Heat is a utility, and we’re just about to regulate it. By 2024, the aim is that heat will be on a comparable regulatory footing to electricity and gas. Ofgem will be the regulator and there will be statutory technical standards in place to underpin heat networks in the form of a Technical Assurance Scheme (HNTAS).
Designers will have to produce better designs, contractors will install better networks, and operators will have to improve in-use performance. Ultimately, however, the key issue is to improve customer outcomes through the certification (assurance) of heat networks. Things are moving rapidly in the heat network sector.
In 2010, it was realised that heat networks were in the Wild West – no rules and no sheriff in town. We then put CP1 (2015) in place and moved on to a major update in CP1 (2020), which really brought the laws to town. But these are still voluntary! Although the majority of the industry is beginning to use CP1, the Marshall is still not fully in charge. The Department for Energy Security and Net Zero (DESNZ) and Ofgem are now introducing real regulation, potentially with big effect.
Heat networks are a key part of the government’s strategy to reach net zero emissions by 2050, and the market is set to grow rapidly. The government is encouraging its growth with financial support and a new regulatory regime in the Energy Bill, currently passing through parliament. All this recognises the Climate Change Committee’s recommendation that around 18% of UK heat should come from heat networks by 2050. They currently provide about 2-3%.
HNTAS will underpin this regulation to ensure a minimum level of performance and reliability for heat networks, leading to good consumer outcomes. Work has begun to determine the necessary governance structures, technical specifications and procedures that will be required to meet the aims for the scheme. Good progress has already been made to design and develop a scheme that will provide credible assurance of heat network quality and performance, and demonstrate compliance with technical standards.
Certain performance outcomes will have to be achieved and maintained
Assurance through certification
HNTAS will heavily reference CIBSE/ADE CP1 Heat Networks Code of Practice (2020), which has gained huge consensus across the sector. This is voluntary, however, and will move to a mandatory assurance regime that will form part of the regulatory requirements. Prime objectives of HNTAS are to improve the efficiency and reliability of heat networks to reduce carbon emissions and the costs of heat supplied to consumers. The core principles are that the scheme be outcomes focused, preventative, proportionate, deliverable, adaptable and enforceable.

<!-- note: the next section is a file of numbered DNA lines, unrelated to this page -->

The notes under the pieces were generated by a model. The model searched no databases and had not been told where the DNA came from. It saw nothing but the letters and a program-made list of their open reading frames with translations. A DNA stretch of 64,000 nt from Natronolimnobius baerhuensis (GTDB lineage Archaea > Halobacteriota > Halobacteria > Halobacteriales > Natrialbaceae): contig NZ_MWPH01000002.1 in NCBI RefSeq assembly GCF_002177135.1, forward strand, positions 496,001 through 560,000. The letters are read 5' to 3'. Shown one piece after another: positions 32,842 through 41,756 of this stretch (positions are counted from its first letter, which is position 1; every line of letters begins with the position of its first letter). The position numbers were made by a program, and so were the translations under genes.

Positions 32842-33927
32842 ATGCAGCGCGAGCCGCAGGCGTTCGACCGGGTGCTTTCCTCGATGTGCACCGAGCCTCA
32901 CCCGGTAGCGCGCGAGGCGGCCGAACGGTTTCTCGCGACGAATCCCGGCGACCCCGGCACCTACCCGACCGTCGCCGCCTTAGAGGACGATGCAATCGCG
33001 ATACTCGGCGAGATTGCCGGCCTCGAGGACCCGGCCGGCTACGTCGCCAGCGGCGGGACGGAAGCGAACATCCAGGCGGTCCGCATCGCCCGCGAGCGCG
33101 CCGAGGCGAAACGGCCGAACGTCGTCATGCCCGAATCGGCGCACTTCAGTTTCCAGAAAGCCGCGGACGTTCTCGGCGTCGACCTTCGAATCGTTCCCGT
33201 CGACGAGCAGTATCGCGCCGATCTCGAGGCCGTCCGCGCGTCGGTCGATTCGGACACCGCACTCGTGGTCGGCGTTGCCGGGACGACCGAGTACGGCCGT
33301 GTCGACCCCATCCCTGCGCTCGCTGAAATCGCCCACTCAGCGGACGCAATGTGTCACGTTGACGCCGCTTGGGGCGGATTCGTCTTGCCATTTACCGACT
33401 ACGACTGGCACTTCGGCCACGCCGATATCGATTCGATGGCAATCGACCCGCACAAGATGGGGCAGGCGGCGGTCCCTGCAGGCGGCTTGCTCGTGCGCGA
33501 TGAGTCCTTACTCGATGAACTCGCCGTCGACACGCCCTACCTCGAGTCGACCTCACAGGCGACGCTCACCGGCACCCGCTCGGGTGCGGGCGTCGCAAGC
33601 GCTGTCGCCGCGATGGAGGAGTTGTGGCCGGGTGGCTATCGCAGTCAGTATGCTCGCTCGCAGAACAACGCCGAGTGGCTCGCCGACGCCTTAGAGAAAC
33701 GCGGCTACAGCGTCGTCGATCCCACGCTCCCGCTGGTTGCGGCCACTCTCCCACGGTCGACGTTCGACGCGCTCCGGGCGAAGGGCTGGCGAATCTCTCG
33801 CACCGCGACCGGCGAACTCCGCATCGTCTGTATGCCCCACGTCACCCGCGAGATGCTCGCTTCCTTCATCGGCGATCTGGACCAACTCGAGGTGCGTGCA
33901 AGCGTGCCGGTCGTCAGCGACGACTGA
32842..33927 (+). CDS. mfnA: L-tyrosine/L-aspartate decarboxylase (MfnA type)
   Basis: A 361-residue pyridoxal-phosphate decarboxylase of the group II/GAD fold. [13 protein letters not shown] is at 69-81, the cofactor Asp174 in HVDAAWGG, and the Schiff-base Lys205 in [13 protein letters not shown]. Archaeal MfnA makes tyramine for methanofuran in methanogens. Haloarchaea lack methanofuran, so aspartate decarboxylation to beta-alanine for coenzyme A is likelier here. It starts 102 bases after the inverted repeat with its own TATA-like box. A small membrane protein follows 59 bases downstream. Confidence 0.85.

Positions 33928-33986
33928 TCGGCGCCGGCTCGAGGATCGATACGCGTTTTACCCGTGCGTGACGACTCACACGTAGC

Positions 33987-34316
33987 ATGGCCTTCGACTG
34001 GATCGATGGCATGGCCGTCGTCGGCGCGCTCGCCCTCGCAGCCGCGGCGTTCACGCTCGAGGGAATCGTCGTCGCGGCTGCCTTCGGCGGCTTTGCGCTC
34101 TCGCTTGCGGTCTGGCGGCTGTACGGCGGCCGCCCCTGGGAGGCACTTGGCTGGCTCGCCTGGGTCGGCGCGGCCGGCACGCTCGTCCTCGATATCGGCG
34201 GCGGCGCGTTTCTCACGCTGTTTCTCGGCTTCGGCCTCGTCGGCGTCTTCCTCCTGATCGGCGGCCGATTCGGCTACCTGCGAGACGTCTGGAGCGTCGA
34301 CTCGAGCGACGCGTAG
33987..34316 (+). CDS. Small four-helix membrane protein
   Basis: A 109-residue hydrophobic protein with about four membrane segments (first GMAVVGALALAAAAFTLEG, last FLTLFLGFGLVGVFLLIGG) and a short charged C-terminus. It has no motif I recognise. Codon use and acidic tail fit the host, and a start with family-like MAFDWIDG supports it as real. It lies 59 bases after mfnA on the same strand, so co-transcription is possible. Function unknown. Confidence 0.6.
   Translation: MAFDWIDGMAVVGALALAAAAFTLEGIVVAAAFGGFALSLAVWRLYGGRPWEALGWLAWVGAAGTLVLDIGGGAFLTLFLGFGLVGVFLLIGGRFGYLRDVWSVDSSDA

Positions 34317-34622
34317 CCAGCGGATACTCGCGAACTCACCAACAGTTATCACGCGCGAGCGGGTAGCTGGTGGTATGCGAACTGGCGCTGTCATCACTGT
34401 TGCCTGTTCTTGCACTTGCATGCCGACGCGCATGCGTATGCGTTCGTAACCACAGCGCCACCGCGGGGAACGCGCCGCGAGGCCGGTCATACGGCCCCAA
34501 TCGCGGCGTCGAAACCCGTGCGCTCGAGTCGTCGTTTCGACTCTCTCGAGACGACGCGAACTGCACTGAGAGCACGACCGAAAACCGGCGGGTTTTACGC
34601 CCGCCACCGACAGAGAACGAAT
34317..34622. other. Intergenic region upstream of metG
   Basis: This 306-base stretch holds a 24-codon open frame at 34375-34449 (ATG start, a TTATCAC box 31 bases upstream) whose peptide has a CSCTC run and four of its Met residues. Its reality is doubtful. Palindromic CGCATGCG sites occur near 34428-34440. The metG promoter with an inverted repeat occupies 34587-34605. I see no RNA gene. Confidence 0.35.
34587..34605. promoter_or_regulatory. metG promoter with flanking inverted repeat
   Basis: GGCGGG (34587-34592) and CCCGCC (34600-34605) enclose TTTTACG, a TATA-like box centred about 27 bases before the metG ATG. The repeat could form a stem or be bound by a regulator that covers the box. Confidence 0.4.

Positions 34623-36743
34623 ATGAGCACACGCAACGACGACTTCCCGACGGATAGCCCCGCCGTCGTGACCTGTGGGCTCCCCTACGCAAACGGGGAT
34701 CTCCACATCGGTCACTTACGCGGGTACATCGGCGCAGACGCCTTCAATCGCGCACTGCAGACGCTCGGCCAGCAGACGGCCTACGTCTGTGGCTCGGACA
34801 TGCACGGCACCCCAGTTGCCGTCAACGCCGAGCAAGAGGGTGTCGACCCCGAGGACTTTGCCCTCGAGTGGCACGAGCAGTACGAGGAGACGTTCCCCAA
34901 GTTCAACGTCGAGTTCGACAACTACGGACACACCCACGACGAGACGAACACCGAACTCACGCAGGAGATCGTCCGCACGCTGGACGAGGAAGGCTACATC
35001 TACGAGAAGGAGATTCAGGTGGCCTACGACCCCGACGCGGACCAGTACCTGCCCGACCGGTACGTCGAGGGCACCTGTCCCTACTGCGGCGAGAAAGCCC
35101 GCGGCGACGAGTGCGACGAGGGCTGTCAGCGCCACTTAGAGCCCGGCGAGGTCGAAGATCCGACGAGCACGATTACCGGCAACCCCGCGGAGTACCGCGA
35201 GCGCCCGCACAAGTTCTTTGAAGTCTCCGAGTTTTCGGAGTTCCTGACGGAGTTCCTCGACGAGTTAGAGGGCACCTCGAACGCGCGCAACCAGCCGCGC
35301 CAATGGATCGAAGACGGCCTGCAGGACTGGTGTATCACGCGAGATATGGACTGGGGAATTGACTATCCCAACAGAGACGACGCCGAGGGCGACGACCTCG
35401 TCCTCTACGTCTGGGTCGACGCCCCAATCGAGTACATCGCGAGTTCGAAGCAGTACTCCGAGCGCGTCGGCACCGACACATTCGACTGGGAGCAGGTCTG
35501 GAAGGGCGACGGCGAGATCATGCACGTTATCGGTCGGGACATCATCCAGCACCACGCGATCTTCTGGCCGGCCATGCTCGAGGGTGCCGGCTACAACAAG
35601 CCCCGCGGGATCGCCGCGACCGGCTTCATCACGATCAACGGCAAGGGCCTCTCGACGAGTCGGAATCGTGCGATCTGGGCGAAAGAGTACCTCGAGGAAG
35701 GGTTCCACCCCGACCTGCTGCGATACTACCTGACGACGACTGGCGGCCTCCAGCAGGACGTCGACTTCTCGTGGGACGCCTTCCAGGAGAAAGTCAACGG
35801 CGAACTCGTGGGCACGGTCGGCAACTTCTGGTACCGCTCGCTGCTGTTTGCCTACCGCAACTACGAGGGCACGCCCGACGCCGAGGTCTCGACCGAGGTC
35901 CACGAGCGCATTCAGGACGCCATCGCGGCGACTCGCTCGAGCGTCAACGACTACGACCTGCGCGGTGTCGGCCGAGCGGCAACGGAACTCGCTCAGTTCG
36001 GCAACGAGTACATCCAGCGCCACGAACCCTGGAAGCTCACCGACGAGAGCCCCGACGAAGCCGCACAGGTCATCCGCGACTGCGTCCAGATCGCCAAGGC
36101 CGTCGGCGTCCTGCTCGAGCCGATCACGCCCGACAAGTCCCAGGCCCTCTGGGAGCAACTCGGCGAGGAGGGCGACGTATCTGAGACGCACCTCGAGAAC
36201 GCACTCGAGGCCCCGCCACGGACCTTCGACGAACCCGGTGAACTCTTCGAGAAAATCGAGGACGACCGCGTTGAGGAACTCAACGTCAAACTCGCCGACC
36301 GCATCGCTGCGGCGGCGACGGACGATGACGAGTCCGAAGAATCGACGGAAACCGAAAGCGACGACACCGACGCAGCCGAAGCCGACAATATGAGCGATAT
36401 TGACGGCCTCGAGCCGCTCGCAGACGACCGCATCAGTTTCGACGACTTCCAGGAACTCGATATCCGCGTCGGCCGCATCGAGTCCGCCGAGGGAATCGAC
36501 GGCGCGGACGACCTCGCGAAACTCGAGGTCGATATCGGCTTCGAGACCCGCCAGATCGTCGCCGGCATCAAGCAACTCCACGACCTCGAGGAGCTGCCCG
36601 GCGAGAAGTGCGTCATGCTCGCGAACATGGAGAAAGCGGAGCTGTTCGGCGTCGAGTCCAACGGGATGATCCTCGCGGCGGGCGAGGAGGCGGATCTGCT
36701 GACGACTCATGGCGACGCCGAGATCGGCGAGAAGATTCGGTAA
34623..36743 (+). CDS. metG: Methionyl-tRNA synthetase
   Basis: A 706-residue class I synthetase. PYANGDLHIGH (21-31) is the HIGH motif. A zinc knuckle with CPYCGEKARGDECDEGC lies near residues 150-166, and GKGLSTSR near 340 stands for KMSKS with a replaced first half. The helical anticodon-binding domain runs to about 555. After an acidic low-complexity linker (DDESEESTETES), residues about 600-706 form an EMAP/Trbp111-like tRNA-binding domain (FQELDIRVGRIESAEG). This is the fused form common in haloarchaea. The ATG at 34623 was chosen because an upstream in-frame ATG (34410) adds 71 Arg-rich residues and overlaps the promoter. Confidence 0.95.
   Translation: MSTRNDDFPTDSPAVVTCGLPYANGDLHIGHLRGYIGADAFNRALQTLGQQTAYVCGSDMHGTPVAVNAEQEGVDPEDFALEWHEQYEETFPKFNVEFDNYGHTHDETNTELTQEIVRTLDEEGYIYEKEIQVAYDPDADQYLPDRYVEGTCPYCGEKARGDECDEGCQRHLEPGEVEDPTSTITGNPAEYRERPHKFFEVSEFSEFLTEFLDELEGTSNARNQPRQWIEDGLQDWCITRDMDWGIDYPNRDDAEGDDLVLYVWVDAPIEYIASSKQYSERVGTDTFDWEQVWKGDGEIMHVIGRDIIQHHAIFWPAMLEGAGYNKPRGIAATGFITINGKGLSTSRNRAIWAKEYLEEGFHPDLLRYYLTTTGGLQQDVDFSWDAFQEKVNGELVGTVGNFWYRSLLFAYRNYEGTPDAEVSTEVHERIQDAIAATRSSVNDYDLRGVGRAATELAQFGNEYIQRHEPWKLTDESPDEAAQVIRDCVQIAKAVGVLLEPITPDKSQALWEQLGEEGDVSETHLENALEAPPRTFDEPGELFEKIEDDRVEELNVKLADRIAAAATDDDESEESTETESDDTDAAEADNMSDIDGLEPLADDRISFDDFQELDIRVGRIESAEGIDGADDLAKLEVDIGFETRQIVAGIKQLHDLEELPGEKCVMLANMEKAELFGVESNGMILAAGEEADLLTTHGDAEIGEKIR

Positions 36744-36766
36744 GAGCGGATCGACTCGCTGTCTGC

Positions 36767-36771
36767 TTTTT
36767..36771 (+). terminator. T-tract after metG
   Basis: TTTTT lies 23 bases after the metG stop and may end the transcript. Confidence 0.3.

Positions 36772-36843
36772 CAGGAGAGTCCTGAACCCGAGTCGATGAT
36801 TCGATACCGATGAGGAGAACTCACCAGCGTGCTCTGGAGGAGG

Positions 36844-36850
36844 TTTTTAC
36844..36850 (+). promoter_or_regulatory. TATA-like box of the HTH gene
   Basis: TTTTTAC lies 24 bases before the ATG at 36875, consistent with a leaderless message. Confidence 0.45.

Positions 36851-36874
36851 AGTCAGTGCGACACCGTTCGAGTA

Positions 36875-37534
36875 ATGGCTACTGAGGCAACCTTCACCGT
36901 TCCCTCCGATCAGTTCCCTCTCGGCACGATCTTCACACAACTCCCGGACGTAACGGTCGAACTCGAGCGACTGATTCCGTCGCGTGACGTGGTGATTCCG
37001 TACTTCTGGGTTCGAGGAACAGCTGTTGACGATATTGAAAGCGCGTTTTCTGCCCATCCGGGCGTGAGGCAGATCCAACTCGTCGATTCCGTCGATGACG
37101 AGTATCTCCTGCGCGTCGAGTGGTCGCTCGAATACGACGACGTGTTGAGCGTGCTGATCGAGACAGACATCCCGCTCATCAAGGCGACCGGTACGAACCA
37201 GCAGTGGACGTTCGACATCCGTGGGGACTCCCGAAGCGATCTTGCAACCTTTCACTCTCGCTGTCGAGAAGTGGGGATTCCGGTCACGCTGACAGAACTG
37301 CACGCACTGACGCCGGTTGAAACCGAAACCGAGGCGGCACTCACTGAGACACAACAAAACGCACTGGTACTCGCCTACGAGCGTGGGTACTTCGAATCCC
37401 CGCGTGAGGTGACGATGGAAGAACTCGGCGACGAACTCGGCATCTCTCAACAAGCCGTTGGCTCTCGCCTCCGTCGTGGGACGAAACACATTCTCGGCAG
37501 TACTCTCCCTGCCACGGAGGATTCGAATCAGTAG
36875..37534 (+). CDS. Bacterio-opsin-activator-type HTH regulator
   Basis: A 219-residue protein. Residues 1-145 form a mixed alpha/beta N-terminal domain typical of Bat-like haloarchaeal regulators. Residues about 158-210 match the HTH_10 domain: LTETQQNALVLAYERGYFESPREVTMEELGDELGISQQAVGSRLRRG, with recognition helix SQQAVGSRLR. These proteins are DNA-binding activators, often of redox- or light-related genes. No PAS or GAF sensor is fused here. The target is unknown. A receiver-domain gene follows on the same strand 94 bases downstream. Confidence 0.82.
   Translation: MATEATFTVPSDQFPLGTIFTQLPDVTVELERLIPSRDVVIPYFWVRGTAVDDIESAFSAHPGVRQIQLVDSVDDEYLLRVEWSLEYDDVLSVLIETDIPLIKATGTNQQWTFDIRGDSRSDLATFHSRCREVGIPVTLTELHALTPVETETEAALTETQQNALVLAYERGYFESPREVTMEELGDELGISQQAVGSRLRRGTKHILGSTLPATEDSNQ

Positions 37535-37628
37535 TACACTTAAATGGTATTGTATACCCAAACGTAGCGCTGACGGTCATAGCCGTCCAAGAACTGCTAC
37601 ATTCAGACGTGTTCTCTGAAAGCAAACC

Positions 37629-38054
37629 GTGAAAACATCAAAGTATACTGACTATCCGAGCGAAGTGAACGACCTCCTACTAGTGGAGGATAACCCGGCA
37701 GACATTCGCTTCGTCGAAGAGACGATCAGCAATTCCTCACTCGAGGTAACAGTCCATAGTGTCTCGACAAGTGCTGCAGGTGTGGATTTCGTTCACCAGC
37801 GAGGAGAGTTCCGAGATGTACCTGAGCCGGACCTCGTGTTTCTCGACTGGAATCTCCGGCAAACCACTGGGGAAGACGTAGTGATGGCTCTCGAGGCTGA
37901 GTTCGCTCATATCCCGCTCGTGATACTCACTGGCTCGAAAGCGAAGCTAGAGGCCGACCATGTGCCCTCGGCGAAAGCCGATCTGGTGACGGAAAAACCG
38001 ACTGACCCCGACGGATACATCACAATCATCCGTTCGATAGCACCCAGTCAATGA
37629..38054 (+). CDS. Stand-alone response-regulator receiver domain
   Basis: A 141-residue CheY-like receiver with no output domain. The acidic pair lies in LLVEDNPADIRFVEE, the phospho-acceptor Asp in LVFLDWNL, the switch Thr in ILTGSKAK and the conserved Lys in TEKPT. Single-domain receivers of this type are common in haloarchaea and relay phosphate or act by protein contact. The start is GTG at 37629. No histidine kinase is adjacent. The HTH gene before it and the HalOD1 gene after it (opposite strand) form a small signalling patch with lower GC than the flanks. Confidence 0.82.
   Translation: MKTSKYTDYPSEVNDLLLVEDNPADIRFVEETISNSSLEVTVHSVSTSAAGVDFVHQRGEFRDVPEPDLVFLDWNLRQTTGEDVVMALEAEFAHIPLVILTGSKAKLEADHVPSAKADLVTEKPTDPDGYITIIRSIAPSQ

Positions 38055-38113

Significant engagement with working groups has already begun to gain widespread buy-in to the scheme rules and pathways to regulatory implementation.Good progress has been made in setting out the constituent parts of a heat network and underlying elements to be included within the assurance scheme. Heat networks are complex systems, with multiple constituent parts that are often designed, built, owned and operated by different parties. The assurance scheme needs to recognise this.
HNTAS will build on established technical standards, such as CP1 (2020), but will also develop standardised processes for demonstrating compliance with established and agreed technical standards. Research, analysis and industry engagement is under way to identify and agree which established standards should be in scope of the quality assurance scheme, and whether amendments or additions are required.
Another good example of standards that might underpin HNTAS is the forthcoming major update of the Building Engineering Services Association (BESA) Testing Regime for heat interface units (HIUs), which will include pass and fail thresholds, leading to registered HIUs.
HNTAS will provide Ofgem with a means to identify whether heat network operators are compliant with the mandated standards – for example, through certification. It will also give clear accountabilities for requirements and performance, improving confidence in the sector, including at handover points in the heat network development process. In summary, HNTAS is to be a performance-based assurance scheme so that an independent assessment can be made on claims by a responsible party as to whether minimum standards will be achieved (validation) – for example, during design and construction – or have been achieved (verification), for example, during operation. Ultimately, to ensure that certain performance outcomes are achieved and maintained.